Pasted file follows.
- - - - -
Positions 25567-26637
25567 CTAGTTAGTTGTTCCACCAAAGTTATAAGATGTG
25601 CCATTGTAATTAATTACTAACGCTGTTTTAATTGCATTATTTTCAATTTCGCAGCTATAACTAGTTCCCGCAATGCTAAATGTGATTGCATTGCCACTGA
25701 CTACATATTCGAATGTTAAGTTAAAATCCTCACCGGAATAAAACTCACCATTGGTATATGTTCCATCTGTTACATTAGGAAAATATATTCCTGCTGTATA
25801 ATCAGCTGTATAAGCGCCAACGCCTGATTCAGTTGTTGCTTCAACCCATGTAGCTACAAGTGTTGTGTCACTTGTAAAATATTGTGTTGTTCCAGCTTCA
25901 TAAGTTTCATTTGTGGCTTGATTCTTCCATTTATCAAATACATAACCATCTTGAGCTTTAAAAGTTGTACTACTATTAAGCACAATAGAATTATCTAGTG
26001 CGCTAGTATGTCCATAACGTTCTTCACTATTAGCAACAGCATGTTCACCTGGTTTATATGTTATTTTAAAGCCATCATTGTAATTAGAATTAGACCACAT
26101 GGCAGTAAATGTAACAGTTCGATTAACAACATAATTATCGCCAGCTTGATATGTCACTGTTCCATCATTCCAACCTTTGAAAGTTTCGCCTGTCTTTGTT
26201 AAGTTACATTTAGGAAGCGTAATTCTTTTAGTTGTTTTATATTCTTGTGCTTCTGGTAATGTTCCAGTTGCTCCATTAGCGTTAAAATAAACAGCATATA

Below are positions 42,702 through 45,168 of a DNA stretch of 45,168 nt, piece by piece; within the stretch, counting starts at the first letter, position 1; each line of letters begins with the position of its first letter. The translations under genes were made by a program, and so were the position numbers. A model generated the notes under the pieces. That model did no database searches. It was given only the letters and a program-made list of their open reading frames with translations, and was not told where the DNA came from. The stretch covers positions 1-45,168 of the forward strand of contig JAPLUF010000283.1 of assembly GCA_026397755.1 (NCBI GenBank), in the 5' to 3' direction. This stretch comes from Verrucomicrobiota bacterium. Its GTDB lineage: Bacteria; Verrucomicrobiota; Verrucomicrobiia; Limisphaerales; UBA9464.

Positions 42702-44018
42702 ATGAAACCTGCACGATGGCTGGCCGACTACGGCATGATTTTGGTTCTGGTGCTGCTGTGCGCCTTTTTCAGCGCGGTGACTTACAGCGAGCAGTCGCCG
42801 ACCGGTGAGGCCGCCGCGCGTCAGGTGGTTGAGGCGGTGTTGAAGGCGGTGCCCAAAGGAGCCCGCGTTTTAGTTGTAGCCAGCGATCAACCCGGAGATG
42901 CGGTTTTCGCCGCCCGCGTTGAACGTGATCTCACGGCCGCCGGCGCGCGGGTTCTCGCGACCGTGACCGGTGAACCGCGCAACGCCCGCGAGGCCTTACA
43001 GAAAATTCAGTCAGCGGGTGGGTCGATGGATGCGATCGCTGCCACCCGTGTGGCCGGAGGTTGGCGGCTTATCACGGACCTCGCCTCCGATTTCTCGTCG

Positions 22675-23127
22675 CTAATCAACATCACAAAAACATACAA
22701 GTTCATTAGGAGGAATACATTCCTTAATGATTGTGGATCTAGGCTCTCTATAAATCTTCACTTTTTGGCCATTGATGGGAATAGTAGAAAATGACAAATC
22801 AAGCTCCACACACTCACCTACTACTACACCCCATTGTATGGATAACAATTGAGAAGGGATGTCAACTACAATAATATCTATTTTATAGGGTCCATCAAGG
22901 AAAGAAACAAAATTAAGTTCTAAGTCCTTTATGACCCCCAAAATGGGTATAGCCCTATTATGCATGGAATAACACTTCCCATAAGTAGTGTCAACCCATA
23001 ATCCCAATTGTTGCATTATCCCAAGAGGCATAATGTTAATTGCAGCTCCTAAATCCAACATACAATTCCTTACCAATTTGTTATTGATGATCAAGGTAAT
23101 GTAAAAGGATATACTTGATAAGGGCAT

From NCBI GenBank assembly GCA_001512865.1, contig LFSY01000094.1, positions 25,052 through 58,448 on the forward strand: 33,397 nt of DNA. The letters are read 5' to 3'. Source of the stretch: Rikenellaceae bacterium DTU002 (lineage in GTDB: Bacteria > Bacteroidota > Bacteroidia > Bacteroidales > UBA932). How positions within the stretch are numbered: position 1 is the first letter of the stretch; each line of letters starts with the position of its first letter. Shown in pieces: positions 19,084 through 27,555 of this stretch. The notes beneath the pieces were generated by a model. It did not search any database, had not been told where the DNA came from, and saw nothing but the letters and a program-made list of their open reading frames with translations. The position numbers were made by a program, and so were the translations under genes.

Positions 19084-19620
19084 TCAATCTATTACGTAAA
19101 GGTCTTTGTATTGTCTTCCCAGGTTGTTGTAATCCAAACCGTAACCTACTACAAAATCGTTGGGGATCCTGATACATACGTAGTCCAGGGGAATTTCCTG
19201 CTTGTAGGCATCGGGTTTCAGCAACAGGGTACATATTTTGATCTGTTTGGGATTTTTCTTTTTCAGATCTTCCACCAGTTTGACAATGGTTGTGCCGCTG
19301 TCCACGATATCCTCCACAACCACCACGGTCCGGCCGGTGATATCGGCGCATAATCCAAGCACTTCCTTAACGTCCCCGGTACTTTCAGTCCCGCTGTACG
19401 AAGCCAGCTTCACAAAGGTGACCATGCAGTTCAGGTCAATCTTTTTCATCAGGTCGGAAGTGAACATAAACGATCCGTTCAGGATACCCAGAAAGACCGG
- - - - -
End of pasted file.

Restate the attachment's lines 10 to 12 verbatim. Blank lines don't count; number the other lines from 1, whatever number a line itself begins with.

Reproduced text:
Below are positions 42,702 through 45,168 of a DNA stretch of 45,168 nt, piece by piece; within the stretch, counting starts at the first letter, position 1; each line of letters begins with the position of its first letter. The translations under genes were made by a program, and so were the position numbers. A model generated the notes under the pieces. That model did no database searches. It was given only the letters and a program-made list of their open reading frames with translations, and was not told where the DNA came from. The stretch covers positions 1-45,168 of the forward strand of contig JAPLUF010000283.1 of assembly GCA_026397755.1 (NCBI GenBank), in the 5' to 3' direction. This stretch comes from Verrucomicrobiota bacterium. Its GTDB lineage: Bacteria; Verrucomicrobiota; Verrucomicrobiia; Limisphaerales; UBA9464.

Positions 42702-44018
42702 ATGAAACCTGCACGATGGCTGGCCGACTACGGCATGATTTTGGTTCTGGTGCTGCTGTGCGCCTTTTTCAGCGCGGTGACTTACAGCGAGCAGTCGCCG